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Title: Nanosecond Time Resolved Electron Diffraction Studies of the (Alpha) to (Beta) Transition in Pure Ti Thin Films using the Dynamic Transmission Electron Microscope (DTEM)

Abstract

The transient events of the {alpha}-{beta} martensitic transformation in nanocrystalline Ti films were explored via single shot electron diffraction patterns with 1.5 ns temporal resolution. The diffraction patterns were acquired with a newly constructed dynamic transmission electron microscope (DTEM), which combines nanosecond pulsed laser systems and pump-probe techniques with a conventional TEM. With the DTEM, the transient events of fundamental material processes, that are far too fast to be studied by conventional bulk techniques, can be captured in the form of electron diffraction patterns or images with nanosecond temporal resolution. The transient phenomena of the martensitic transformations in nanocrystalline Ti is ideally suited for study in the DTEM, with their rapid nucleation, characteristic interface velocities {approx}1 km/s, and significant irreversible microstructural changes. Free-standing 40-nm-thick Ti films were laser-heated at a rate of {approx}10{sup 10} K/s to a temperature above the 1155 K transition point, then probed at various time intervals with a 1.5-ns-long, intense electron pulse. Diffraction patterns show an almost complete transition to the {beta} phase within 500 ns. Postmortem analysis (after the sample is allowed to cool) shows a reversion to the {alpha} phase coupled with substantial grain growth, lath formation, and texture modification. The cooled material alsomore » shows a complete lack of apparent dislocations, suggesting the possible importance of a ''massive'' short-range diffusion transformation mechanism.« less

Authors:
; ; ; ;
Publication Date:
Research Org.:
Lawrence Livermore National Lab. (LLNL), Livermore, CA (United States)
Sponsoring Org.:
USDOE
OSTI Identifier:
883565
Report Number(s):
UCRL-CONF-217740
TRN: US200615%%135
DOE Contract Number:
W-7405-ENG-48
Resource Type:
Conference
Resource Relation:
Conference: Presented at: Frontiers of Electron Microscopy in Materials Science, Kastel Vaalsbroek, Netherlands, Sep 25 - Sep 30, 2005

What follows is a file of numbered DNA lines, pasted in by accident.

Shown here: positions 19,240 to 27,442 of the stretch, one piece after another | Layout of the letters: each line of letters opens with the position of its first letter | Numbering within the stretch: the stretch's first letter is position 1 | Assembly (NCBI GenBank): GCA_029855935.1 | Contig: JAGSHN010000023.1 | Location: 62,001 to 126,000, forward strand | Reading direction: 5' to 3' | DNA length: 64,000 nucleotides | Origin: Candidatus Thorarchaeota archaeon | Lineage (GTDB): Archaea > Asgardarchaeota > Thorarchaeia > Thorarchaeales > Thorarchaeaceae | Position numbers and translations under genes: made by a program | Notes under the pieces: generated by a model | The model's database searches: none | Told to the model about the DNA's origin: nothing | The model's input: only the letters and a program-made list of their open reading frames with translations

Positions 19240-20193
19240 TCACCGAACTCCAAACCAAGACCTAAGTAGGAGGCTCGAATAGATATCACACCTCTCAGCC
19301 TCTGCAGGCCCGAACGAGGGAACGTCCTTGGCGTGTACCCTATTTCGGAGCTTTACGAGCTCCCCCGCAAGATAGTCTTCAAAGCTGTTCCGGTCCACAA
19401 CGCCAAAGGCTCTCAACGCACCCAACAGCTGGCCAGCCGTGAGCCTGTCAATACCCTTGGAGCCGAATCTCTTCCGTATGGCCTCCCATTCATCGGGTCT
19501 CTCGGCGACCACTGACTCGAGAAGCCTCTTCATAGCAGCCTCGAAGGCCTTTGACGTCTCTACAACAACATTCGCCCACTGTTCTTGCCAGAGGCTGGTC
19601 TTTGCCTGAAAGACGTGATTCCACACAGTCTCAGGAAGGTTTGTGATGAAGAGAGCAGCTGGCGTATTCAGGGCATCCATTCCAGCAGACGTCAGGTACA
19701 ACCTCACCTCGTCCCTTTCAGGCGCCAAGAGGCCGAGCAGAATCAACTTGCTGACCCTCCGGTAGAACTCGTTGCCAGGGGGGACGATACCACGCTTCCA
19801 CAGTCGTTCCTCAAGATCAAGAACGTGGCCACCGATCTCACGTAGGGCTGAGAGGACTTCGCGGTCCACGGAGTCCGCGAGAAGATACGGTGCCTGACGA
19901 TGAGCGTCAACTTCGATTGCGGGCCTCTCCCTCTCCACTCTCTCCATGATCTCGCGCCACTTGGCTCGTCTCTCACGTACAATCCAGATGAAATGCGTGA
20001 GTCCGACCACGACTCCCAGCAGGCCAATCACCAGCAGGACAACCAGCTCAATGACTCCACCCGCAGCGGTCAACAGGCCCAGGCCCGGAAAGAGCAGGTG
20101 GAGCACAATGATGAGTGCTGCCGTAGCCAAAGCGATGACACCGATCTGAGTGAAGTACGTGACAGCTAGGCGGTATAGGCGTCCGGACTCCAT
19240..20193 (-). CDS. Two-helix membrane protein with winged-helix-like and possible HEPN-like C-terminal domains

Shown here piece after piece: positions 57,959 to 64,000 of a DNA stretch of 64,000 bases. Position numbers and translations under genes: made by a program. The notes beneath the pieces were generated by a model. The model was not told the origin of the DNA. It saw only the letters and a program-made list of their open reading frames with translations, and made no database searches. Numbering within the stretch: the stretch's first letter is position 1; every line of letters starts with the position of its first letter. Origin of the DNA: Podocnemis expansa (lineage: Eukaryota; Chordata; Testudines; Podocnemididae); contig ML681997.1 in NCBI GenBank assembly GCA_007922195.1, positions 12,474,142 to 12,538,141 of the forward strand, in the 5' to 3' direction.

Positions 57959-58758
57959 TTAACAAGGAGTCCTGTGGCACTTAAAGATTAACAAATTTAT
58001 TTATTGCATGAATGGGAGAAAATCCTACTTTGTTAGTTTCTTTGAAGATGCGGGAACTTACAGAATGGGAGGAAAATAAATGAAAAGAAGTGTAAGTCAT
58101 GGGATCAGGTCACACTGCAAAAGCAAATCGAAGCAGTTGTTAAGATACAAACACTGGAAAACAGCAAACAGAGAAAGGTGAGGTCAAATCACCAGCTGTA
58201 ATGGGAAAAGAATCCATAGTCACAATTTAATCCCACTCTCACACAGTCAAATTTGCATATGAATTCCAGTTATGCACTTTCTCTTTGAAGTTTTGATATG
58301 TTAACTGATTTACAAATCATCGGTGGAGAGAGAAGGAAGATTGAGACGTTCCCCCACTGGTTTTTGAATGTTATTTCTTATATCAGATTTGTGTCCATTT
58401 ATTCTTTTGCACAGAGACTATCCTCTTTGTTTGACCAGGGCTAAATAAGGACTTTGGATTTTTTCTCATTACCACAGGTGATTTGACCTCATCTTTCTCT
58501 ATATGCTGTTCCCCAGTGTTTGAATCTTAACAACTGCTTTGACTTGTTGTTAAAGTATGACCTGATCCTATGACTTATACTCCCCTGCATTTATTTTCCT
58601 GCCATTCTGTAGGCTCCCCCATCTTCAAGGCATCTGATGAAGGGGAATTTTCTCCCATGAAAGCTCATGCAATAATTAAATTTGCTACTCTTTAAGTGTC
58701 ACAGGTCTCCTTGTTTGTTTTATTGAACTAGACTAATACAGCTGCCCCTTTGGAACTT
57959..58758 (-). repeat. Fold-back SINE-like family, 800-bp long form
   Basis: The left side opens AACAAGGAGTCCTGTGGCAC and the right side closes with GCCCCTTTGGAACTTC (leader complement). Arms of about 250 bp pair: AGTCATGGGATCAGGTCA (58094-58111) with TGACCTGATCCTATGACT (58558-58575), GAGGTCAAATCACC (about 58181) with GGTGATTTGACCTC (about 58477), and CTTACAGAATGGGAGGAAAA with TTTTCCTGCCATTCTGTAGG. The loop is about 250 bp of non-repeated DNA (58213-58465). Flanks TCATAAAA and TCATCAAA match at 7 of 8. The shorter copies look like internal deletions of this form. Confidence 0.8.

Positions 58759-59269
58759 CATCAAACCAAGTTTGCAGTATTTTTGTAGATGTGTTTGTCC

Country of Publication:
United States
Language:
English
Subject:
36 MATERIALS SCIENCE; DIFFRACTION; DIFFUSION; DISLOCATIONS; ELECTRON DIFFRACTION; ELECTRON MICROSCOPES; ELECTRON MICROSCOPY; ELECTRONS; GRAIN GROWTH; LASERS; NUCLEATION; RESOLUTION; TEXTURE; THIN FILMS; TRANSFORMATIONS; TRANSIENTS

Citation Formats

LaGrange, T, Campbell, G H, Colvin, J D, Reed, B, and King, W E. Nanosecond Time Resolved Electron Diffraction Studies of the (Alpha) to (Beta) Transition in Pure Ti Thin Films using the Dynamic Transmission Electron Microscope (DTEM). United States: N. p., 2005. Web.
LaGrange, T, Campbell, G H, Colvin, J D, Reed, B, & King, W E. Nanosecond Time Resolved Electron Diffraction Studies of the (Alpha) to (Beta) Transition in Pure Ti Thin Films using the Dynamic Transmission Electron Microscope (DTEM). United States.
LaGrange, T, Campbell, G H, Colvin, J D, Reed, B, and King, W E. Fri . "Nanosecond Time Resolved Electron Diffraction Studies of the (Alpha) to (Beta) Transition in Pure Ti Thin Films using the Dynamic Transmission Electron Microscope (DTEM)". United States. doi:. https://www.osti.gov/servlets/purl/883565.
@article{osti_883565,
title = {Nanosecond Time Resolved Electron Diffraction Studies of the (Alpha) to (Beta) Transition in Pure Ti Thin Films using the Dynamic Transmission Electron Microscope (DTEM)},
author = {LaGrange, T and Campbell, G H and Colvin, J D and Reed, B and King, W E},
abstractNote = {The transient events of the {alpha}-{beta} martensitic transformation in nanocrystalline Ti films were explored via single shot electron diffraction patterns with 1.5 ns temporal resolution. The diffraction patterns were acquired with a newly constructed dynamic transmission electron microscope (DTEM), which combines nanosecond pulsed laser systems and pump-probe techniques with a conventional TEM. With the DTEM, the transient events of fundamental material processes, that are far too fast to be studied by conventional bulk techniques, can be captured in the form of electron diffraction patterns or images with nanosecond temporal resolution. The transient phenomena of the martensitic transformations in nanocrystalline Ti is ideally suited for study in the DTEM, with their rapid nucleation, characteristic interface velocities {approx}1 km/s, and significant irreversible microstructural changes. Free-standing 40-nm-thick Ti films were laser-heated at a rate of {approx}10{sup 10} K/s to a temperature above the 1155 K transition point, then probed at various time intervals with a 1.5-ns-long, intense electron pulse. Diffraction patterns show an almost complete transition to the {beta} phase within 500 ns. Postmortem analysis (after the sample is allowed to cool) shows a reversion to the {alpha} phase coupled with substantial grain growth, lath formation, and texture modification. The cooled material also shows a complete lack of apparent dislocations, suggesting the possible importance of a ''massive'' short-range diffusion transformation mechanism.},
doi = {},
journal = {},
number = ,
volume = ,
place = {United States},
year = {Fri Dec 09 00:00:00 EST 2005},
month = {Fri Dec 09 00:00:00 EST 2005}
}

Conference:
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